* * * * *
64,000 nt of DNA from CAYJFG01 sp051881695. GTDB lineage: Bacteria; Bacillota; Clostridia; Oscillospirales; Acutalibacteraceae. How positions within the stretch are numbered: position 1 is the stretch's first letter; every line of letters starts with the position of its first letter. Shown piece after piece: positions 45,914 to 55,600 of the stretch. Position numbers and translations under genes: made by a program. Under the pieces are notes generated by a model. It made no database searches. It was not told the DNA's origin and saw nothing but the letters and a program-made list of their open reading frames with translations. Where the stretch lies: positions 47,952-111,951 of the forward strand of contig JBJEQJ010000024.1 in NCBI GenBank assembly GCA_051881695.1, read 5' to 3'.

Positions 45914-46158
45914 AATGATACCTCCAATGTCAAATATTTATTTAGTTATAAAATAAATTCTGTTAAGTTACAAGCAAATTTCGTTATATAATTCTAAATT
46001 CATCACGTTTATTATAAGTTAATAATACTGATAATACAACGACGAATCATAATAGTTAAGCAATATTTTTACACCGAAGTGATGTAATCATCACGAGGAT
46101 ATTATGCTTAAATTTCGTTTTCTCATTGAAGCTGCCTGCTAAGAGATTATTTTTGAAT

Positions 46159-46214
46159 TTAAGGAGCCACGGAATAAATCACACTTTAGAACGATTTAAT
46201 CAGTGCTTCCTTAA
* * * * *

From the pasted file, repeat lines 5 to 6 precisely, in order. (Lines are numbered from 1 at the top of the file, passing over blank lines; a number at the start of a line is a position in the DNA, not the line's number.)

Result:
46101 ATTATGCTTAAATTTCGTTTTCTCATTGAAGCTGCCTGCTAAGAGATTATTTTTGAAT

Positions 46159-46214